SHARE Pittsburgh, held Aug. 4-9, 2019, was an opportunity for mainframe professionals to learn from sessions on the evolution of information technology; how to secure organizations against cybercrime; opening the mainframe; and the future of DevOps. Scott Fagen, SHARE director of industry influence, explains, “The number of attendees and exhibitors continues to rise.” Hemanth Rama, SHARE zNextGen project manager, agreed, stating that he met a number of first-time attendees.
New at SHARE Pittsburgh was the networking lounge, where attendees could recharge themselves and their devices as well as attend scheduled meet-ups. One of these enabled attendees to network with SHARE board members and volunteers, while another paired first-time attendees with zNextGen members. At SHARE Pittsburgh, the Women In Technology group held a networking event where attendees shared best practices on encouraging more women to flourish in the mainframe world.
On Monday, Robyn Benincasa’s opening keynote, Why Winners Win, outlined the common attributes of people who succeed even when facing seemingly insurmountable challenges. With courage, luck (really a mix of opportunity and preparation), adversity management, skills, and a keen ability to create synergy with colleagues, she said these leaders can motivate and inspire themselves and those around them to reach their goals. Benincasa shared a round of incredible stories and video footage of extreme performers in action. Rama says, “Robyn Benincasa was simply mind-blowing. She connected well on her challenges and achievements to the audience’s work life.” Reg Harbeck, SHARE Enterprise-Wide program officer, agrees, “Robyn was interesting and compelling.” If you missed the keynote, check out her interview with SHARE here.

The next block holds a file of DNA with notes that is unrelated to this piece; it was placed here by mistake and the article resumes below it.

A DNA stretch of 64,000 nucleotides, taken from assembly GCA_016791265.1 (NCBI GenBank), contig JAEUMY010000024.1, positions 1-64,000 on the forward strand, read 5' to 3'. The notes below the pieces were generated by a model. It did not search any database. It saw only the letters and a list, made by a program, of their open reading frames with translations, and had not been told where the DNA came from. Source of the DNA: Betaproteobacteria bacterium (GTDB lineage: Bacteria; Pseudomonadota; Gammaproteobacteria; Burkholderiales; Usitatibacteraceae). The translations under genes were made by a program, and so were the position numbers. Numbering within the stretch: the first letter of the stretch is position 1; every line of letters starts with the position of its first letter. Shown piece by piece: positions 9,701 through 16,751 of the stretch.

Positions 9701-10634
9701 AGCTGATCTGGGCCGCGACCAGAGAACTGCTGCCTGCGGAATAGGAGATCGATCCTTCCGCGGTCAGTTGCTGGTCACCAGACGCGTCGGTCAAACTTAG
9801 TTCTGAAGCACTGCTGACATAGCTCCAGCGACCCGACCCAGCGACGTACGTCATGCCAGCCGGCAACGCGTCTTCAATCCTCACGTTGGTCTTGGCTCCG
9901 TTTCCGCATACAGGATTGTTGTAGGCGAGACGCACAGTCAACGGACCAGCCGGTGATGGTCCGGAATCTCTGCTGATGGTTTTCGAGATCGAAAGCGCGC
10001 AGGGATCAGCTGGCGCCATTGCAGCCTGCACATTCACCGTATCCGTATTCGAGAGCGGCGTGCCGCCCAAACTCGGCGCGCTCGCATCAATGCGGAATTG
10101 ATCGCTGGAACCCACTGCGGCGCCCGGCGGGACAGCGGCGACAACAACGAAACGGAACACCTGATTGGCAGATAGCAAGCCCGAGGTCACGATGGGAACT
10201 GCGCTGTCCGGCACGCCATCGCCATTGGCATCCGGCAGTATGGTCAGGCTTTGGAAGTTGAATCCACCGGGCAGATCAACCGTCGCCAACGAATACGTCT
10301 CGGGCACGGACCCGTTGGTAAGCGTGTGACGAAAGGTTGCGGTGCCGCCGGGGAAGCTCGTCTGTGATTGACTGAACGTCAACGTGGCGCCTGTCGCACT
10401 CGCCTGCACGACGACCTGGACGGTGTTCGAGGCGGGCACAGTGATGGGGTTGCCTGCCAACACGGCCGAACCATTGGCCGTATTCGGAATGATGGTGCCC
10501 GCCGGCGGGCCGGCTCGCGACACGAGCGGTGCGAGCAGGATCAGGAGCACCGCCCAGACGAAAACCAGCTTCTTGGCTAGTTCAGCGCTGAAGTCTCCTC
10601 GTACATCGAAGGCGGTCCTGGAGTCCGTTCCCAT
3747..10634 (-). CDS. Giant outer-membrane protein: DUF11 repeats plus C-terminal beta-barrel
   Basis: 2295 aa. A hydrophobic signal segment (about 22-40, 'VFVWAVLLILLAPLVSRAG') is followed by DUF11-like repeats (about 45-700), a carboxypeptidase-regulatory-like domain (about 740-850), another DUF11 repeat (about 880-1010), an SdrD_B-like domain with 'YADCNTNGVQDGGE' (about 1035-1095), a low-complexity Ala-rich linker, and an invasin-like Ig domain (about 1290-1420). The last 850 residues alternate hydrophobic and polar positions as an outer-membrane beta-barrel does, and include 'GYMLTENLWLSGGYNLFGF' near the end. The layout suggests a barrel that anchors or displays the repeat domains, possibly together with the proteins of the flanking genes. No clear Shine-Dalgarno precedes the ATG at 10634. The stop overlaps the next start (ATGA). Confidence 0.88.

SHARE later announced the winners of the John R. Ehrman Award for Sustained Excellence in Technical Education and the SHARE President’s Award. Justin Bastin, SHARE president and CEO, presented Melinda W. Varian with the John R. Ehrman Award for her commitment to SHARE for three decades, as well as her contributions to the CMS Pipelines tutorial series and her VM subject-matter expertise.